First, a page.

Friday, September 23, 2016

What War?

The Greens are preparing for an all-out war against the fossil fuel industry and climate change. Early this year, Bernie Sanders called for a World War II-scale climate mobilization. Later, the Democratic Party included in its campaign platform a climate plank that read, “We are committed to a national mobilization, and to leading a global effort to mobilize nations to address this threat on a scale not seen since World War II.” Environmentalist, Bill McKibben wrote that we are “literally at war” with climate change, and, like the America of the 1940s, we will have to retool our economy for wartime production; this time, he argued, the weaponry will not be not planes and tanks but photovoltaic solar arrays and wind turbines.

In a Counterpunch article, Elliot Sperber, was more accurate when he pin-pointed the real enemy we face. And it is:
“…the political economic system designed to exact, extract, and exploit resources (and to reinvest its gains into exacting, extracting, and exploiting more resources, ad mortem).”

Critical of McKibben, Sperber argues:
“McKibben’s “war on climate change” only indirectly addresses these structural inequities. Although it might alleviate unemployment, “help ease income inequality,” and clean up the environment to some degree, simply replacing the toxic fossil fuel industry with a clean, green energy sector would do little to correct deeper, systemic problems – such as poverty, slums, our hypertrophic prison system, militarism, and other injustices emanating from our exploitative political economy (one that could be maintained by green cops, and by green armies, just as easily as by their fossil fuel counterparts).”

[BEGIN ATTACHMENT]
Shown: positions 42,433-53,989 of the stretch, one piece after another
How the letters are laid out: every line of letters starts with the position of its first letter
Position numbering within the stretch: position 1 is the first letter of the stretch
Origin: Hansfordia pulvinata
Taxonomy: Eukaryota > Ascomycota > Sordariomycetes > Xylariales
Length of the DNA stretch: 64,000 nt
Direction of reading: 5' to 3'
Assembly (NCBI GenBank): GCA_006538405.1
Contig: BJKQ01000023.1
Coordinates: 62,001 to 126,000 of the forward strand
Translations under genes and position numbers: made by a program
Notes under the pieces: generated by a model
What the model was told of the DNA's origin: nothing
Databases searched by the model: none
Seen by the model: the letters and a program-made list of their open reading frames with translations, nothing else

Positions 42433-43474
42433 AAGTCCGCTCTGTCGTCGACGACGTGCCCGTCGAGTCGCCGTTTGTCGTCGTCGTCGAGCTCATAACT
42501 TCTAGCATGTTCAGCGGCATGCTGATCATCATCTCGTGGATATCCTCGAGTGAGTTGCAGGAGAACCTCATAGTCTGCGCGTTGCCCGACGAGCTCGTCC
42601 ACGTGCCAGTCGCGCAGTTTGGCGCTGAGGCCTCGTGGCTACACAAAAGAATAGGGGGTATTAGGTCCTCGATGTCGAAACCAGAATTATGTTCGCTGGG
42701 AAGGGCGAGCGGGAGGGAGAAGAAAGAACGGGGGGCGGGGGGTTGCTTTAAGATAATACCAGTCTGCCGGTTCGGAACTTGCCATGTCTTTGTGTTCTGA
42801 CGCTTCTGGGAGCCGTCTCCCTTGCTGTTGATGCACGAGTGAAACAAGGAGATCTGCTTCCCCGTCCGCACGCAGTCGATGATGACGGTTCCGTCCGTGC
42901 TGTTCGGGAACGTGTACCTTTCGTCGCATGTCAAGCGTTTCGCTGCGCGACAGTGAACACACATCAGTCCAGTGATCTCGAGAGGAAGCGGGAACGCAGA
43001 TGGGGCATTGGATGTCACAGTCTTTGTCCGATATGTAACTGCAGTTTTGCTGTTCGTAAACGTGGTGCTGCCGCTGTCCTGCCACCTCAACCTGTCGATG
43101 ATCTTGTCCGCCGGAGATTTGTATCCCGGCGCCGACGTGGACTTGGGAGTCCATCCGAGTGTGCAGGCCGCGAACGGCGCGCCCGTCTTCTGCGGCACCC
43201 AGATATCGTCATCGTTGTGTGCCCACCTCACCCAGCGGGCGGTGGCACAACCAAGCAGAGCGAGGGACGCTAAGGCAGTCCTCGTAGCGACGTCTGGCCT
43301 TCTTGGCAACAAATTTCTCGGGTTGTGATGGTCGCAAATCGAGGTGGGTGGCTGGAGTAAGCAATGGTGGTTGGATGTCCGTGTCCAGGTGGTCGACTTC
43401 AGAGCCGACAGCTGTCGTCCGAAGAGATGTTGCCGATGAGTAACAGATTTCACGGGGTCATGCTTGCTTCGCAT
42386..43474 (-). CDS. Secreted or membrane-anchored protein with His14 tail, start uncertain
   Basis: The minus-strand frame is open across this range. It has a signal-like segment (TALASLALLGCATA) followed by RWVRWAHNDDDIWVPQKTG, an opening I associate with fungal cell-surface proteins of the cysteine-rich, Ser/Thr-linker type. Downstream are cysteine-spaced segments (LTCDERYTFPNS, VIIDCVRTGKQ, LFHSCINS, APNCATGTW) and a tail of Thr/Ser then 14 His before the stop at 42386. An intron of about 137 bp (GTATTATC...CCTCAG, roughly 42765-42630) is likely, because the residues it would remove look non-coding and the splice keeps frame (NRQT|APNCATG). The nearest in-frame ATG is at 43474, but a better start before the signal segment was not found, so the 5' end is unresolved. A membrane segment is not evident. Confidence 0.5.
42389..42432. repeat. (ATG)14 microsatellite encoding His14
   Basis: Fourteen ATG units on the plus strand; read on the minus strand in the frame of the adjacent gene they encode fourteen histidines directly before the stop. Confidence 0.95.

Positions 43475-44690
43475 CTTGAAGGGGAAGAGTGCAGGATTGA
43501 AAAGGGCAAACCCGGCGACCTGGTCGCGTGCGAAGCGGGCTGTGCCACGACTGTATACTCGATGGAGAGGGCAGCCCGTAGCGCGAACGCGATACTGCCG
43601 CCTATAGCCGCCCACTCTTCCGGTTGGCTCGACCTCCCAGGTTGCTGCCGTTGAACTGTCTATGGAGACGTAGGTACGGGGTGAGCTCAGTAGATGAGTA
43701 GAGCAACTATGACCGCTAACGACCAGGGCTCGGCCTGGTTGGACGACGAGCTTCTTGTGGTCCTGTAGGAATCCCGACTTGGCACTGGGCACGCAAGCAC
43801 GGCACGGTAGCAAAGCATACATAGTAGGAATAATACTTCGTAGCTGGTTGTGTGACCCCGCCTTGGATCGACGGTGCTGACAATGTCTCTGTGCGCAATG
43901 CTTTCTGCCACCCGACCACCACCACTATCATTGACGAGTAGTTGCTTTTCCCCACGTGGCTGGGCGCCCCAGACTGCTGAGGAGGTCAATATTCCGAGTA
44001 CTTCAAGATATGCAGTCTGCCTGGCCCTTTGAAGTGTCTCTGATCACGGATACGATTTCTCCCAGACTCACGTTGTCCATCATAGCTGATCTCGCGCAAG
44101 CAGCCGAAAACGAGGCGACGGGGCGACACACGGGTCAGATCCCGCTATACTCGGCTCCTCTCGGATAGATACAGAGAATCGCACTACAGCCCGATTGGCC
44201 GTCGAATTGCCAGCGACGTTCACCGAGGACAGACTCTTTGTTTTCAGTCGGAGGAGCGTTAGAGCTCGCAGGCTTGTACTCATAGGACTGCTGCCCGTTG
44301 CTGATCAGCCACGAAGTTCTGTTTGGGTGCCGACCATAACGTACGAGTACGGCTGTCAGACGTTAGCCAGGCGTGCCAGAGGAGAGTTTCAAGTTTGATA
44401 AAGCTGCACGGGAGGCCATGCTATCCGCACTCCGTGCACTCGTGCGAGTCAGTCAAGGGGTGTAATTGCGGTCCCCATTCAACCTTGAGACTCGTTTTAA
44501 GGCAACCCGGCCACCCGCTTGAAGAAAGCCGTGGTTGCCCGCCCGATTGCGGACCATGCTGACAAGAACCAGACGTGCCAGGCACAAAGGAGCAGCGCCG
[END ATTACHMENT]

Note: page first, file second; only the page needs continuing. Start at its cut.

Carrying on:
Sperber goes on to say:
 “…The laws, rules and institutions governing this society (rather than the fossil fuel industry alone) compel people the world over to perpetrate unprecedented levels of violence against rain forests, rivers, oceans, and human and non-human animals alike, just to survive. To characterize the fossil fuel industry, which merely fuels these ravages, as the primary enemy, and to argue that it should be replaced by a clean, green energy sector, is deeply problematic.”

Sperber continues:
“…if our priority is effectively mitigating climate change’s harms, as opposed to making money, slowing economic production is crucial. Moreover, rather than exacerbating existing poverty, the phasing out of ecocidal industries, such as the fast food industry, could lead to the elimination of poverty; we simply need to produce necessities, such as food, housing, healthcare, and transportation, for their own sake, rather than in exchange for money. Among other benefits, this would eliminate the conflicts of interest that result in such absurdities as food producers refusing to grow, and willfully destroying, tremendous amounts of food each year in order to keep up prices, and market forces driving vulnerable populations from necessary housing in order to develop luxury housing for people who already have more than enough.”

Sperber concludes:
“Rather than McKibben’s “war on climate change,” adequately mitigating the harms associated with climate change (which are inseparable from poverty and exploitation) requires an entirely new, emancipatory political economy, one that produces necessities for human flourishing for their own sake, rather than for exchange… Climate change is not the enemy; it’s merely one of the many harmful effects of our biophagous political economic system. This is what needs to be eliminated.”